Monday, November 11, 2013

A New Image For A New PSOE?

The next national election in Spain must be held by 13 January 2016. Two years to go, the PSOE socialist party spent this past weekend laying the groundwork for an election but managed to emerge from its conference in Madrid with many questions unanswered. At the top of the list is who might be leading the party into the next election.

Alfredo Pérez Rubalcaba, the loser in 2011, who continues to guide his party with a benign, uncle-like presence, has not ruled out running again for leadership at the party's primaries. He can currently count on the backing of former PSOE prime ministers, Zapatero and González, both of them hauled out in Madrid, González more symbolically so, as it was he, when elected party leader way back in 1974, who represented the ideological shift with PSOE's old socialism; there was a new labour movement in Europe long before New Labour. The Madrid conference has been a talking shop for how PSOE can now make itself new, new PSOE, a PSOE Mark III for the twenty-first century. And Rubalcaba has hinted that he will be the man to take the party to a new promised land.

What this PSOE Mark III might end up looking like is anyone's guess. Will it be a bright, shiny, dynamic new model for a new age or a rusty recycled model of one-time socialist principles, a camel of compromise manufactured by committee? There was talk in Madrid of getting back in touch with the people on the streets, which could mean anything but which, for any political party, should actually be a priority. There was further talk of regaining the party's origins, and if this were the case then PSOE would collapse in a heap of quasi-communism. I suspect that this was not what was meant.

Rubalcaba has begun to put some flesh on the bones of what might be the next manifesto. Tax reforms would be on the agenda and would include scrapping income tax for the unemployed (who do actually pay income tax - two per cent of benefit payments) and for families earning less than 16,000 euros a year. Rubalcaba also wants constitutional reform, something that would potentially open up an enormous can of worms and would also be hard to achieve without the support of the Partido Popular. As one element of such reform might centre on the Catalonia question, i.e. greater autonomy for Catalonia and other regions, a move to a genuinely federal state or even independence, the reform would probably be dead in the water and would probably not even have widespread PSOE support; PSOE has typically been as opposed to threats of the break-up of Spain as the PP has been. But such reform may in the meantime have been overtaken by events, if Catalonia does press ahead with its independence referendum.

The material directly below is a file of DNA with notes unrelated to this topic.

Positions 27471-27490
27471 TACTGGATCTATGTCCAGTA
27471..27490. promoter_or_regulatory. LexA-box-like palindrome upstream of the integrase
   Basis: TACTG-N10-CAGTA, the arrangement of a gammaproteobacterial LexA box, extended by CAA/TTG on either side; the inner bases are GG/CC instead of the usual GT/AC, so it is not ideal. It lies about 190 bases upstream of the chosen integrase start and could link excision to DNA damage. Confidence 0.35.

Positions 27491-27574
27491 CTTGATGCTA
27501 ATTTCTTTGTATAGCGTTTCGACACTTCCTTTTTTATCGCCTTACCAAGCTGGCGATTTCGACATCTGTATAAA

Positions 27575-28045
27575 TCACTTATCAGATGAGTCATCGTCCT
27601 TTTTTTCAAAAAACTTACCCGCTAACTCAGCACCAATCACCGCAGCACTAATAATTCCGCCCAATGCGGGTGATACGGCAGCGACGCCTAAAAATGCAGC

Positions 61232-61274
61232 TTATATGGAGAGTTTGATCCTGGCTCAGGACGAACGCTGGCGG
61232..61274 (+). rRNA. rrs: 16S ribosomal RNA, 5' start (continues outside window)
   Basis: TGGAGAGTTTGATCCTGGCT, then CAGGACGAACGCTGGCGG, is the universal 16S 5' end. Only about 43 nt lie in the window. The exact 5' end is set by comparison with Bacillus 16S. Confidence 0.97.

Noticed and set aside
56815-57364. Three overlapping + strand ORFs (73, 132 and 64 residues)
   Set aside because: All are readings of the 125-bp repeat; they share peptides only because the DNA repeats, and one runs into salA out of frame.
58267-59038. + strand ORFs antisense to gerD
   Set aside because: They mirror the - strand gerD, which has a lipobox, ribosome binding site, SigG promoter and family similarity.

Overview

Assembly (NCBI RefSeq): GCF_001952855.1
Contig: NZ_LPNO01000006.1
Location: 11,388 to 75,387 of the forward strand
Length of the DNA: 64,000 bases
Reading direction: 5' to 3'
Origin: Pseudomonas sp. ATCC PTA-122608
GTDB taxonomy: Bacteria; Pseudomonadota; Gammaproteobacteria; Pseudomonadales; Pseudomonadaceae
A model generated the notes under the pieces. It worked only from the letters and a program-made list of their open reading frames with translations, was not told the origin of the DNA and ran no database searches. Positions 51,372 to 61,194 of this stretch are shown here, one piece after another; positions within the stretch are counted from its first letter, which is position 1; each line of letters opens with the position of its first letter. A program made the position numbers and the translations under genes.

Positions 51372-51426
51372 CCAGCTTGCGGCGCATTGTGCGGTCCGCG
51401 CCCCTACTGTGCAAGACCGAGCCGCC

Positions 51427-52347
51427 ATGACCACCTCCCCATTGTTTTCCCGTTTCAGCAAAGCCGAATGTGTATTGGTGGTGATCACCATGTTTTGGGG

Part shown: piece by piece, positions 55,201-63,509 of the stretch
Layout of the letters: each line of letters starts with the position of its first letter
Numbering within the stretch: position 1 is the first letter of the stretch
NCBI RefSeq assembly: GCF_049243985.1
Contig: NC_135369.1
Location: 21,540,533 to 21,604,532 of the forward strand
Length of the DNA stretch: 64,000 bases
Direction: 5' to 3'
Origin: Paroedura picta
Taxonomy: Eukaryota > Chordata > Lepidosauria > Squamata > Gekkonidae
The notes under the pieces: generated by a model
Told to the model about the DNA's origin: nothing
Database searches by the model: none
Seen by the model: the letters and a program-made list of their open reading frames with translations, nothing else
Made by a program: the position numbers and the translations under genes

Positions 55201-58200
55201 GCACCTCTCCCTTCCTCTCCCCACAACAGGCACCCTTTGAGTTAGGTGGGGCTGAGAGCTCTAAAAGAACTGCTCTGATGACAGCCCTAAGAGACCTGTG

A new image for PSOE, one to be presented to the electorate in two years time, will not just depend on policies. Can a new image truly be presented by a leader who has lost an election and can it be carved when PSOE, as with the PP and with the political class in general, is so despised and mistrusted? The inherent corruption of the political system, brought about by an absence of transparency especially regarding funding, has been exposed ever more thanks to the Bárcenas affair. This may be an affair that the PP has to contend with but it has served to highlight the secrecy that surrounds both main political parties.

Spain, since the establishment of democracy, has had a handful of prime ministers. Of these, and in terms of their public face, Rajoy has been the worst by some considerable distance; a monotonous, monochrome premier of mind-numbing dullness. Of others, Zapatero was likable enough, while Aznar was essentially a technocrat with one hand on his accountancy bible and the other on his bottle of hair dye. González shines out among them. When he was elected in 1982, there really was a new image.

For PSOE, and the same can be said for the PP, it needs a new face for whatever new image it creates. Rubalcaba would struggle to take PSOE to victory and he would have an even greater battle in attempting to do so if the real economy does actually show signs of improvement and if, as may happen, Rajoy cuts IVA and income tax (the rises were only meant to have been temporary). Rubalcaba was also a minister in the Zapatero government. A key issue for the electorate will be, new image or no new image, whether it could trust PSOE with the economy again.

But a new face could work wonders for PSOE. Might that new face be a woman's? Carme Chacón's perhaps? Or has her failure to beat Rubalcaba in the past ruled her out? It would be intriguing were there to be female leader and so possibly a female prime minister, but the male order may have its own champion. Watch out for Eduardo Madina, the secretary-general of the socialist group in Congress. Zapatero did once suggest that he would one day like to see Madina as leader. When he said this, Madina was only 33. Two days before the cut-off date for the next election he will be 40. New image, new face, new PSOE Mark III. Is Madina the coming man?

* Photos from Wikipedia.

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